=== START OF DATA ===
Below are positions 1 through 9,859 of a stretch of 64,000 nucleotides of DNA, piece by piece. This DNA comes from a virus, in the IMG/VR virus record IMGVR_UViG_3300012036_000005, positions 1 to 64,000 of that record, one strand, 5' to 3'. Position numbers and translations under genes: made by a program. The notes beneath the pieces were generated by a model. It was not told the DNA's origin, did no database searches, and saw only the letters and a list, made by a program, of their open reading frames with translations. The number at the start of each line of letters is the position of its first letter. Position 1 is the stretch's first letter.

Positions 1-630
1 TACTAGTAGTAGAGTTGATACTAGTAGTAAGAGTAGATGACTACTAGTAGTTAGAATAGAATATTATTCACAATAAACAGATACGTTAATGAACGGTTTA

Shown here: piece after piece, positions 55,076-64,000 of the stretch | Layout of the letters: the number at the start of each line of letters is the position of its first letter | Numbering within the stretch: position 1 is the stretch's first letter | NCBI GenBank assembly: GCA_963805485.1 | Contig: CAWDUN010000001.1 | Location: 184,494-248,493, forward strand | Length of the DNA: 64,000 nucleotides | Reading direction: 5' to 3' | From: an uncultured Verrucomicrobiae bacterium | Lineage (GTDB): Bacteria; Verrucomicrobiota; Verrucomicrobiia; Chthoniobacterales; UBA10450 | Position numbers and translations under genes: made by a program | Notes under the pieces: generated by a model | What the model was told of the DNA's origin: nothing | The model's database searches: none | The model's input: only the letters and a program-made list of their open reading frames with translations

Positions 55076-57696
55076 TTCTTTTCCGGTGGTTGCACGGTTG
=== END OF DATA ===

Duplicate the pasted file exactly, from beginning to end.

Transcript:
Below are positions 1 through 9,859 of a stretch of 64,000 nucleotides of DNA, piece by piece. This DNA comes from a virus, in the IMG/VR virus record IMGVR_UViG_3300012036_000005, positions 1 to 64,000 of that record, one strand, 5' to 3'. Position numbers and translations under genes: made by a program. The notes beneath the pieces were generated by a model. It was not told the DNA's origin, did no database searches, and saw only the letters and a list, made by a program, of their open reading frames with translations. The number at the start of each line of letters is the position of its first letter. Position 1 is the stretch's first letter.

Positions 1-630
1 TACTAGTAGTAGAGTTGATACTAGTAGTAAGAGTAGATGACTACTAGTAGTTAGAATAGAATATTATTCACAATAAACAGATACGTTAATGAACGGTTTA

Shown here: piece after piece, positions 55,076-64,000 of the stretch | Layout of the letters: the number at the start of each line of letters is the position of its first letter | Numbering within the stretch: position 1 is the stretch's first letter | NCBI GenBank assembly: GCA_963805485.1 | Contig: CAWDUN010000001.1 | Location: 184,494-248,493, forward strand | Length of the DNA: 64,000 nucleotides | Reading direction: 5' to 3' | From: an uncultured Verrucomicrobiae bacterium | Lineage (GTDB): Bacteria; Verrucomicrobiota; Verrucomicrobiia; Chthoniobacterales; UBA10450 | Position numbers and translations under genes: made by a program | Notes under the pieces: generated by a model | What the model was told of the DNA's origin: nothing | The model's database searches: none | The model's input: only the letters and a program-made list of their open reading frames with translations

Positions 55076-57696
55076 TTCTTTTCCGGTGGTTGCACGGTTG